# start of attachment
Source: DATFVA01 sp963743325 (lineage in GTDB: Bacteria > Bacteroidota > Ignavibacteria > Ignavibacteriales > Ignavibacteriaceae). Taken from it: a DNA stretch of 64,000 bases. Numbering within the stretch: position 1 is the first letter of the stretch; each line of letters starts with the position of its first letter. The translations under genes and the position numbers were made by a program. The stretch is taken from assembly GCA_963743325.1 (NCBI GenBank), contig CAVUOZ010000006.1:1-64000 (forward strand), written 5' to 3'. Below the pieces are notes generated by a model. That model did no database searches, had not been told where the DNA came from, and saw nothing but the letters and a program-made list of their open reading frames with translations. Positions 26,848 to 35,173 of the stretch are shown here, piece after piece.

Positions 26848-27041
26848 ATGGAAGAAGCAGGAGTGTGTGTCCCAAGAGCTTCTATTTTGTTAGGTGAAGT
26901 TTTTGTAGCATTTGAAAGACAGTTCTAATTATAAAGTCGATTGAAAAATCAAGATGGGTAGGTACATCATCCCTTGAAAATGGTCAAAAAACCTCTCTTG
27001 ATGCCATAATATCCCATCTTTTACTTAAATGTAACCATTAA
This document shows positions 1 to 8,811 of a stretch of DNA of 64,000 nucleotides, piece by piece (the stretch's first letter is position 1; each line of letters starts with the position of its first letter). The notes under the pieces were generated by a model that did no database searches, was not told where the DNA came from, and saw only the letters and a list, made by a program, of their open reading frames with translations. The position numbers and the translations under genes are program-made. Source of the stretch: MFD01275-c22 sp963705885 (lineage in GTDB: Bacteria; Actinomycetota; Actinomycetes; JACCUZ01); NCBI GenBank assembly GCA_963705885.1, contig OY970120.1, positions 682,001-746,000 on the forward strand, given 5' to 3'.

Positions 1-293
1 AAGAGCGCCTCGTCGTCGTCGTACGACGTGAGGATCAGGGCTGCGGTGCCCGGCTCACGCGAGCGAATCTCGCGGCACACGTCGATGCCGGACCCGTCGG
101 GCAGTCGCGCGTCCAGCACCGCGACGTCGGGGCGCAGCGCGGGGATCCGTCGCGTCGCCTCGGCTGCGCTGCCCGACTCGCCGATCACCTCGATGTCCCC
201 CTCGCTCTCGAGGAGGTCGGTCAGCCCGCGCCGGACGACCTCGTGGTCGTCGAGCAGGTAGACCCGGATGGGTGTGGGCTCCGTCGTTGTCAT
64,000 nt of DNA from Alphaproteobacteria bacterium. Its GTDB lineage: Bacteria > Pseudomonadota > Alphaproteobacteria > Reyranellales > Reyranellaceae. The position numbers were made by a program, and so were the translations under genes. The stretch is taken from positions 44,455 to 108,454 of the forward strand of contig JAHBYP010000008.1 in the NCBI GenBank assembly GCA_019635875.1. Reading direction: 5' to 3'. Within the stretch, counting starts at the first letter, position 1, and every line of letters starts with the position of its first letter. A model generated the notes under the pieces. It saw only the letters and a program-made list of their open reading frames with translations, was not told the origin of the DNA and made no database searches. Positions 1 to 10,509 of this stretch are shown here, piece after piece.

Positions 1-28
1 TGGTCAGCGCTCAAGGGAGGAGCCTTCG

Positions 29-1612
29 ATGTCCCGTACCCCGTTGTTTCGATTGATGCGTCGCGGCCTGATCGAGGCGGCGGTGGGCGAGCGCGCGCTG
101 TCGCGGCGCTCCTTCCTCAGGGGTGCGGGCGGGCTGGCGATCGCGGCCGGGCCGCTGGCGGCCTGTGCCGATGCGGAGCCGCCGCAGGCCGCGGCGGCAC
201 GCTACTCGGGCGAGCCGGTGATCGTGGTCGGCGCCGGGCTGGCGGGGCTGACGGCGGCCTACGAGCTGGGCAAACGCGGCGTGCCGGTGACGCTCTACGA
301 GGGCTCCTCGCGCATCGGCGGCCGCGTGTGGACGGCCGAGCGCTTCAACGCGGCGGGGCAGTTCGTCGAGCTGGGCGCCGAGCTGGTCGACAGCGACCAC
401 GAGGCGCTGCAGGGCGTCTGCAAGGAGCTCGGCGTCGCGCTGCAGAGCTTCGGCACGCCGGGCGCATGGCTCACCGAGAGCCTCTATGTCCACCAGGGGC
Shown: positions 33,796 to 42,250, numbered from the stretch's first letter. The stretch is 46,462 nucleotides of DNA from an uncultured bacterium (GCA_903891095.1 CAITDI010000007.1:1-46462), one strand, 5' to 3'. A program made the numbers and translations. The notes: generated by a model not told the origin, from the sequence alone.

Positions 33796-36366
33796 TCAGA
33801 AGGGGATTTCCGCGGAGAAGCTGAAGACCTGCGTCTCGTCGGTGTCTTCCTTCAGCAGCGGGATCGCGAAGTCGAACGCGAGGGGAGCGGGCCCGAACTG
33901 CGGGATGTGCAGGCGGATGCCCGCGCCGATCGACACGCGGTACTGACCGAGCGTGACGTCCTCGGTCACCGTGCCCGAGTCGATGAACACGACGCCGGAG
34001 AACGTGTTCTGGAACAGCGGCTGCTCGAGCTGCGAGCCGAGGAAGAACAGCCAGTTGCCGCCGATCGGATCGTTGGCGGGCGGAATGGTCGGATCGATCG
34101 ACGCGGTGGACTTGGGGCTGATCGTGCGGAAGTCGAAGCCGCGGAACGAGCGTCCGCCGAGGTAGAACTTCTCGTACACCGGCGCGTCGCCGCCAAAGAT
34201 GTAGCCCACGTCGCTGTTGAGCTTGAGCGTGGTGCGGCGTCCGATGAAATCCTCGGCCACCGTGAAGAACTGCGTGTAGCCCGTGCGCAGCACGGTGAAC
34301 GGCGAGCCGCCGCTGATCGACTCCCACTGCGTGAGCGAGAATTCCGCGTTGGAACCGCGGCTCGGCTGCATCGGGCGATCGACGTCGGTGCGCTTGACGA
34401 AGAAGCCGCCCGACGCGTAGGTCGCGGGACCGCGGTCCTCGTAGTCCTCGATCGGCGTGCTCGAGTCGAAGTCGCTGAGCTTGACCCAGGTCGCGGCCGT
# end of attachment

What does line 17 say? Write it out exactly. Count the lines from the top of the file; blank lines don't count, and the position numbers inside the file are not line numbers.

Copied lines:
201 GCTACTCGGGCGAGCCGGTGATCGTGGTCGGCGCCGGGCTGGCGGGGCTGACGGCGGCCTACGAGCTGGGCAAACGCGGCGTGCCGGTGACGCTCTACGA